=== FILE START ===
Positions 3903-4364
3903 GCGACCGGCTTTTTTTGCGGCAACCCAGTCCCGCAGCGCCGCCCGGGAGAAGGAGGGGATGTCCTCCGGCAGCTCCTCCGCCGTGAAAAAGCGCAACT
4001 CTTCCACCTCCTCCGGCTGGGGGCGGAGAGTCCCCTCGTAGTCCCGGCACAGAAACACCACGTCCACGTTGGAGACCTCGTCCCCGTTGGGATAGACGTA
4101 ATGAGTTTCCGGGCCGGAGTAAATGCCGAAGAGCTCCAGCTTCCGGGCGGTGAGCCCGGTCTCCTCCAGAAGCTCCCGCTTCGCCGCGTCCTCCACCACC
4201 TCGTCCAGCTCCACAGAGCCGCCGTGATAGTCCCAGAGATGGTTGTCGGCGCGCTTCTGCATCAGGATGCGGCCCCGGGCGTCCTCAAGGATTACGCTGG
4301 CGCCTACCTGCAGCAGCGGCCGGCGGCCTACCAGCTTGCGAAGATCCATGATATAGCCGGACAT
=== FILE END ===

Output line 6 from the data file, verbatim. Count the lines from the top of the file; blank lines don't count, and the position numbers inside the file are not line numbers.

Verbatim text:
4301 CGCCTACCTGCAGCAGCGGCCGGCGGCCTACCAGCTTGCGAAGATCCATGATATAGCCGGACAT